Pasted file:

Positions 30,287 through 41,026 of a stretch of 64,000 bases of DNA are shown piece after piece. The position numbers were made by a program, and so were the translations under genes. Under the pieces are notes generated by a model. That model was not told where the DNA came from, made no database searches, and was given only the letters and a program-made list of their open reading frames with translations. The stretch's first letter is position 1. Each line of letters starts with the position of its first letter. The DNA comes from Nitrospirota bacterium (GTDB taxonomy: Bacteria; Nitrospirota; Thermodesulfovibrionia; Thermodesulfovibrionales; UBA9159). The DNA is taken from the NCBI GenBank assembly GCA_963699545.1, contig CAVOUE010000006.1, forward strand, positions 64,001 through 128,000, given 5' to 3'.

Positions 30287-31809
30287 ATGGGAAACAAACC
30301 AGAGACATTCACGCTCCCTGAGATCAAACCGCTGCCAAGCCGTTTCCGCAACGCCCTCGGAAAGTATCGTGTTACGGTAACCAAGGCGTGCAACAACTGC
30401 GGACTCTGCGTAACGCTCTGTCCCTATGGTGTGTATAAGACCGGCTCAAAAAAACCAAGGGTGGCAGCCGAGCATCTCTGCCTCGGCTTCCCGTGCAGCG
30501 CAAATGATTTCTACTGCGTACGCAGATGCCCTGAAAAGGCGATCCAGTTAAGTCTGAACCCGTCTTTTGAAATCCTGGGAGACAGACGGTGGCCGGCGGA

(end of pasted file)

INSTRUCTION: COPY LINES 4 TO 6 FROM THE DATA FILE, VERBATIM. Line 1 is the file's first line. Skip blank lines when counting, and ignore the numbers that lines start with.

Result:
30301 AGAGACATTCACGCTCCCTGAGATCAAACCGCTGCCAAGCCGTTTCCGCAACGCCCTCGGAAAGTATCGTGTTACGGTAACCAAGGCGTGCAACAACTGC
30401 GGACTCTGCGTAACGCTCTGTCCCTATGGTGTGTATAAGACCGGCTCAAAAAAACCAAGGGTGGCAGCCGAGCATCTCTGCCTCGGCTTCCCGTGCAGCG
30501 CAAATGATTTCTACTGCGTACGCAGATGCCCTGAAAAGGCGATCCAGTTAAGTCTGAACCCGTCTTTTGAAATCCTGGGAGACAGACGGTGGCCGGCGGA